Killer Nashville Book of the Day


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Debra H. Goldstein

Should Have Played Poker by Debra H. Goldstein
Reviewed by Sharon Marchisello

At the outset of Debra H. Goldstein’s Should Have Played Poker (Five Star Publishing), Charlotte Martin walks back into her daughter Carrie’s life after a 26-year absence, but before Carrie can get any real answers about why her mother left her, Charlotte is murdered. The scene of the crime is the Sunshine Village retirement home where Carrie’s father, a former preacher in the early stages of dementia, now resides.

Detective Brian McPhillip, Carrie’s former boyfriend, is assigned to investigate, and sparks still smolder. To further complicate things, a little jealousy enters the picture when Michael Shapiro, a widowed lawyer whose mother also resides at the Sunshine Village retirement home, gets involved. Although Brian is more helpful than his law enforcement colleagues, Carrie, who was trained as a police officer before leaving the academy for a career in corporate law, believes he is moving too slowly on the case. She enlists the aid of Michael’s mother’s group of Mah Jongg players as amateur sleuths. But when their efforts uncover secrets buried in the past, Carrie and the others find themselves in grave danger.

Should Have Played Poker has a fast-paced plot with short chapters, enjoyable characters, and an abundance of red herrings. It touches on issues of aging, family ties, corporate responsibility, and religious tolerance, and culminates in a surprise ending that makes Carrie question most everything she has ever believed in.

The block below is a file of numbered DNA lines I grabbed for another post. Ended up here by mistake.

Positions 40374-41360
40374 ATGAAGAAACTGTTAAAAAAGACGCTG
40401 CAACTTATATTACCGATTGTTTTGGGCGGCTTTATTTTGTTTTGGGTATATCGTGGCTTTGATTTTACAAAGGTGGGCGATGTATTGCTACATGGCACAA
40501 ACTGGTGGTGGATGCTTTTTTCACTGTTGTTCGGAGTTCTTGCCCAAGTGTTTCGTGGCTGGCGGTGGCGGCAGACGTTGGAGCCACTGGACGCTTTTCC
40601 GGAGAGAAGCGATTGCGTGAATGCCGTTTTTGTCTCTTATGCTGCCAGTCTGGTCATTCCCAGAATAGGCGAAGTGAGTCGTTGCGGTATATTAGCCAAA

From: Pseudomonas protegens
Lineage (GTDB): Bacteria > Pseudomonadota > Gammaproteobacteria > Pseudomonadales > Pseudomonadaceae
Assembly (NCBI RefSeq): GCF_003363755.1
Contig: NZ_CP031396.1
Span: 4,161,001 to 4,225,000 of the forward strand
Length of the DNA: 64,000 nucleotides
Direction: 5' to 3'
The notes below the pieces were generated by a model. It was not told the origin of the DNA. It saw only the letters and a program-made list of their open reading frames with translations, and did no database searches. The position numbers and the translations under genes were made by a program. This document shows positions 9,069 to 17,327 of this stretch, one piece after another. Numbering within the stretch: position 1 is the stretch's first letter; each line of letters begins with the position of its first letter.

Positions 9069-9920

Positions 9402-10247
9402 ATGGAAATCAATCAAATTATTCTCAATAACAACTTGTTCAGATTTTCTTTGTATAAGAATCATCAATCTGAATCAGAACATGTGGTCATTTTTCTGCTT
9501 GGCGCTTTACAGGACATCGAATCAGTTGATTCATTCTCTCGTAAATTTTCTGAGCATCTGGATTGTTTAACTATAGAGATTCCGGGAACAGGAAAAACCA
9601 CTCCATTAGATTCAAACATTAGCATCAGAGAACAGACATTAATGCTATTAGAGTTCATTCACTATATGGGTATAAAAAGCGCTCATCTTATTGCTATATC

Author Debra H. Goldstein is a former litigator and administrative law judge who lives in Birmingham, Alabama, with her husband. A member of Sisters in Crime and author of the award-winning debut novel, Maze in Blue, she has spoken on Killer Nashville panels for the past three years in a row. Should Have Played Poker is the first in a new cozy series featuring Carrie Martin and the Mah Jongg players, and it promises to be a winner.

Sharon Marchisello is the author of Going Home, a murder mystery inspired by her mother’s battle with Alzheimer’s. She has a Masters in Professional Writing from the University of Southern California and is a member of the Atlanta Chapter of Sisters in Crime. She lives in Peachtree City, GA, with her husband and cat, and does volunteer work for the Fayette Humane Society.

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